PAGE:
In 2010 I traveled to the lovely town of Stonington in eastern Connecticut to check out the local boating scene. Along the way I ran into Dann Lockwood, General Manager of venerable Dodson Boatyard. Lockwood graciously gave me lift aboard one of the marina’s launches and conducted a personal tour of the harbor and its many charms. Check out the video to learn more, or read our feature destination article on Stonington, which starts below.

—Tom Richardson

Tidal currents run strong off Stonington Point and Stonington Harbor. Photo by Caryn B. Davis

Stonington Harbor, located just west of Watch Hill, on the eastern end of Long Island Sound, is an ideal boating destination and a wonderful place for transients to stop on extended trips along the coast. Not only does the harbor offer excellent marine services and things to see and do, it’s close to many other boating and fishing daytrip destinations, among them Fishers Island, Napatree Point, the Race, Mystic, Watch Hill, Montauk and Block Island, some 16 nautical miles distant. Stonington’s proximity to deep water did not escape the notice of commercial fishermen. Indeed, the harbor is home to the last major commercial fishing fleet in the state.

Stonington Harbor Chart

Once strictly working-class, Stonington has become fashionable place. On most summer weekends Water Street is packed with residents and daytrippers, many of them looking for bargains in the town’s eclectic shops and boutiques. Skipper’s Dock, a well-known lunch and dinner hot spot with live entertainment and a long pier for boating patrons, bustles during summer. Farther north, at the venerable Dodson Boat Yard, the Dog Watch Cafe offers award-winning waterfront dining as well.

From the end of Skipper’s Dock, the character of Stonington becomes clear: To the south, a long jetty juts westward, protecting the yachts and draggers that call the harbor home. Enormous summer cottages overlook the tranquil harbor. A brick-and-stone building, once home to a factory, dominates the skyline and serves as testament to the town’s manufacturing history (everything from horsehead nails to firearms to Coke bottles were once made in Stonington). The building now houses the Stonington Harbor Yacht Club and pricey condos.

When it comes to history and nature, Stonington has both covered. Known as “the Borough,” Stonington was a hotbed of activity during the Revolutionary War and the War of 1812 and successfully repelled bombardments by the Royal Navy in each war.

Stonington was also once renowned for its pottery, which was produced from 1780 to 1834 in a bayside factory. At the end of Shinbone Alley (now Water Street) William States established a pottery works in 1811. The imprints of “W. States” and “Swan & States, Stonington” are well known among pottery aficionados, and pottery fragments from the States factory litter the inshore waters.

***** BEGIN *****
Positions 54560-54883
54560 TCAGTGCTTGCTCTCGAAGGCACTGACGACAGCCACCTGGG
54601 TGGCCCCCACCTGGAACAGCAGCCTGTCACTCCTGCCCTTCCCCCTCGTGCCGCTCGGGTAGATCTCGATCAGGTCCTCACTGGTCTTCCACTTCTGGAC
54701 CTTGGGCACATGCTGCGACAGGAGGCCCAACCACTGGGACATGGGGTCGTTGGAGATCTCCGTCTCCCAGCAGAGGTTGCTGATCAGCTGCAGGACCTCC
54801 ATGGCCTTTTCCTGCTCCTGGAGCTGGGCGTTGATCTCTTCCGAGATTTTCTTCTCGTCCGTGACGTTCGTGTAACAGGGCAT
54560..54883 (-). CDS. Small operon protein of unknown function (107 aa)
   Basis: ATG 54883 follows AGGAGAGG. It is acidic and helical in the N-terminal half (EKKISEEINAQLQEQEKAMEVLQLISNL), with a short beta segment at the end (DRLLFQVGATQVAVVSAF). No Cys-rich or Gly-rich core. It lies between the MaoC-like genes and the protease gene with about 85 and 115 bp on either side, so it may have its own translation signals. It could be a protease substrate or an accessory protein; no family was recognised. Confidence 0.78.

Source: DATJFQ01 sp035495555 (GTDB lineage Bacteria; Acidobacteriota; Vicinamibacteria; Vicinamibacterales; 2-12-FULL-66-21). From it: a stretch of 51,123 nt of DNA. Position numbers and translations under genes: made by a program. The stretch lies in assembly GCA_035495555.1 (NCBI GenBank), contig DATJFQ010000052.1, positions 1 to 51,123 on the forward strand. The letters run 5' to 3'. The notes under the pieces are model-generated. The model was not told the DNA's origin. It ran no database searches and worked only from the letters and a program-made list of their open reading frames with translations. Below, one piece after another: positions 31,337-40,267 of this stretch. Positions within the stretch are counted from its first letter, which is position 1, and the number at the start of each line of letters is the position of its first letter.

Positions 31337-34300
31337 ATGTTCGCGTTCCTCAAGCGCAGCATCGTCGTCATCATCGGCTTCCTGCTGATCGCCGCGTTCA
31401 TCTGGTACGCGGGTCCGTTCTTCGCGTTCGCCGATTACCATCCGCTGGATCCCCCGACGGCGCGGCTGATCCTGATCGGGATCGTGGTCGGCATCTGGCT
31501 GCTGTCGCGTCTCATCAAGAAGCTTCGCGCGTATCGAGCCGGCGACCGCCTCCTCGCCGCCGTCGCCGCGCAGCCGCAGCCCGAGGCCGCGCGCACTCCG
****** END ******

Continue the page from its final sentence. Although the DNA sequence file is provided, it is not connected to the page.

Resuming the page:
Stonington Harbor Light stands at the end of Water Street, overlooking Barn Island to the east and Stonington Harbor to the west. Gray and weathered, the stone lighthouse—now called the Old Lighthouse Museum—is also home to the Stonington Historical Society. Visitors can climb the tower and gaze out over the Sound and the harbor. In simple exhibits of pottery shards, paintings, old tools and yellowing photographs and artifacts, the museum displays Stonington’s history.

Nature-lovers seeking solitude in kayaks, skiffs and canoes will also find much to appreciate about Stonington. At just over 1,000 acres, the Barn Island Wildlife Management Area (BIWMA), on the shores of Little Narragansett Bay just east of the harbor, features 4 miles of hikable trails and creeks to explore. It also features a large public launch ramp with lots of parking. Once permitted for development as a golf course, the woods and marshes of the BIWMA are now the protected home of dozens of bird, mammal and fish species.

After launching at BIWMA, boaters can explore miles of protected shorelines and beaches, including those on Sandy Point, a spur of land that was once a part of nearby Napatree Point, but is now an island. A hummock of sand and scrub, Sandy Point is popular with kayakers, beachgoers and especially fishermen. The island is owned by the former Mashantucket Land Trust (now the Avalonia Land Conservancy, Inc.) and is managed by the Stonington Community Center, which sells seasonal passes or charges a nominal daily fee to access the island. Recently, piping plover nests have been discovered on the island, causing Fish & Wildlife Service personnel to close off sections of the beach for much of the summer.

Wequetequock Cove off Little Narragansett Bay is a great place explore by water. Photo by Caryn B. Davis

View of Stonington Harbor from the Old Lighthouse Museum tower. Photo by Caryn B. Davis